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Bootlegging Dickens: Author Looks At 'Bookaneers'

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Bootlegging Dickens: Author Looks At 'Bookaneers'

Author Interviews

Bootlegging Dickens: Author Looks At 'Bookaneers'

Bootlegging Dickens: Author Looks At 'Bookaneers'

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  • <iframe src="" width="100%" height="290" frameborder="0" scrolling="no" title="NPR embedded audio player">
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Hollywood is constantly battling overseas bootleggers. But in the 19th century, publishers in the United States made a fortune bootlegging British authors — even the biggest, like Charles Dickens. That's the backdrop of Matthew Pearl's latest work of historical fiction, The Last Dickens. Pearl talks to Guy Raz about "bookaneers" and the perils of early author tours across America.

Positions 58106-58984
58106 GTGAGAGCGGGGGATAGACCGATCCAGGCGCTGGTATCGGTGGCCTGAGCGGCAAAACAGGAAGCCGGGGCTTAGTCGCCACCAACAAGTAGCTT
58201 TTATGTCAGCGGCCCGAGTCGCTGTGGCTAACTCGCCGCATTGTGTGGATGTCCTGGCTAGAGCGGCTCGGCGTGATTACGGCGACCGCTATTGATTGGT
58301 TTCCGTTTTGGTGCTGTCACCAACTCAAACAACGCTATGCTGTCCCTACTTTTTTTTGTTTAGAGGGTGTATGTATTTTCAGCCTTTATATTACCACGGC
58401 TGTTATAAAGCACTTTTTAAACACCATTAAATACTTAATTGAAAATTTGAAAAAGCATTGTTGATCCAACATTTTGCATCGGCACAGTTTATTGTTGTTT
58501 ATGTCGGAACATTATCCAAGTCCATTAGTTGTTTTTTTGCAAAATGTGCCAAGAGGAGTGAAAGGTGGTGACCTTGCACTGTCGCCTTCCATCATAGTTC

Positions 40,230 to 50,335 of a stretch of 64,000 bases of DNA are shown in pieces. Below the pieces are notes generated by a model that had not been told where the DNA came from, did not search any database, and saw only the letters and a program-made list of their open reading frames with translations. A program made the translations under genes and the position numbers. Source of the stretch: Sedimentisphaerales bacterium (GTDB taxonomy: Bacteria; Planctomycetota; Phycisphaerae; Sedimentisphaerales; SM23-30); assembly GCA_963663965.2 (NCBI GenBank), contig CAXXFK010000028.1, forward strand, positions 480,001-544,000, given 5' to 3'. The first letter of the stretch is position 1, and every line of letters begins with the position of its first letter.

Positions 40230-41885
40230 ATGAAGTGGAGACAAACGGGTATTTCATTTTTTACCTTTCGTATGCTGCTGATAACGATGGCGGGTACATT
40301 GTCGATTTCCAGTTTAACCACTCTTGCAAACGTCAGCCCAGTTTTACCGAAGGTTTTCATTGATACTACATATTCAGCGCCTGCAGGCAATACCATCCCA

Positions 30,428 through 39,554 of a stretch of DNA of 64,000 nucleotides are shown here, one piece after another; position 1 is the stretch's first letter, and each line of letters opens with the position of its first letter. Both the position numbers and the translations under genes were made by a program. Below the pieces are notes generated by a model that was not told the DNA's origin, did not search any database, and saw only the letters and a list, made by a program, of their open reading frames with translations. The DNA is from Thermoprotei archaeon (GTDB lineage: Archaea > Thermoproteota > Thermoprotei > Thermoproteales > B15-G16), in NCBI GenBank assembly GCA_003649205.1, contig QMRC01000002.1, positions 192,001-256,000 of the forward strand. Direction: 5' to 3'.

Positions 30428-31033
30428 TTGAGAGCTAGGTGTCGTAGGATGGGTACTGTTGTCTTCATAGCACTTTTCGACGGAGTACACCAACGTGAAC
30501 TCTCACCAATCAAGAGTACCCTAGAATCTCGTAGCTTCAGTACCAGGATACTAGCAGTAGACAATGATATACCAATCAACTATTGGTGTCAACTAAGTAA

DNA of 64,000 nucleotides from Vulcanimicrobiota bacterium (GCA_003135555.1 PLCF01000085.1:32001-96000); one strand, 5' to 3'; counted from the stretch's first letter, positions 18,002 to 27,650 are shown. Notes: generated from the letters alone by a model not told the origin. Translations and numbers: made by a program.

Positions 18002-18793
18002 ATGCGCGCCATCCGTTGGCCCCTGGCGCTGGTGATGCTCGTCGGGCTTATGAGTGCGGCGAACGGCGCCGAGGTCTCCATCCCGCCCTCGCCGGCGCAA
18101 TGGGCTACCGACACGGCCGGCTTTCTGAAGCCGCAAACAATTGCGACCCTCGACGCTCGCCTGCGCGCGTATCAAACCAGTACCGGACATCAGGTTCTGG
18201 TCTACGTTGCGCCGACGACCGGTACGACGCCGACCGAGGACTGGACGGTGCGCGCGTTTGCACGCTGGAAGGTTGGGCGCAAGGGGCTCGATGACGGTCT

GUY RAZ, host:

Frank Browning tells a pretty good 19th-century tale, but I've got one that just might top it: murder, drug runners, book pirates and an unfinished Charles Dickens mystery.

It's all captured in Matthew Pearl's new novel, "The Last Dickens." Part fact, part fiction, it traces that writer's 1867 tour of America. Matthew Pearl spoke with us from Boston, where Dickens began his journey.

Mr. MATTHEW PEARL (Author, "The Last Dickens"): When Charles Dickens arrived in Boston Harbor, where he started, they had to keep it secret because there was such a mob of people expecting him, and they actually chased down his carriage at the hotel, the Parker House Hotel - which is still here - and as he got out of the coach, people would rip parts of his coat off, his little strands of his shawl, and this is how it was the entire time. He really was our version of a rock star.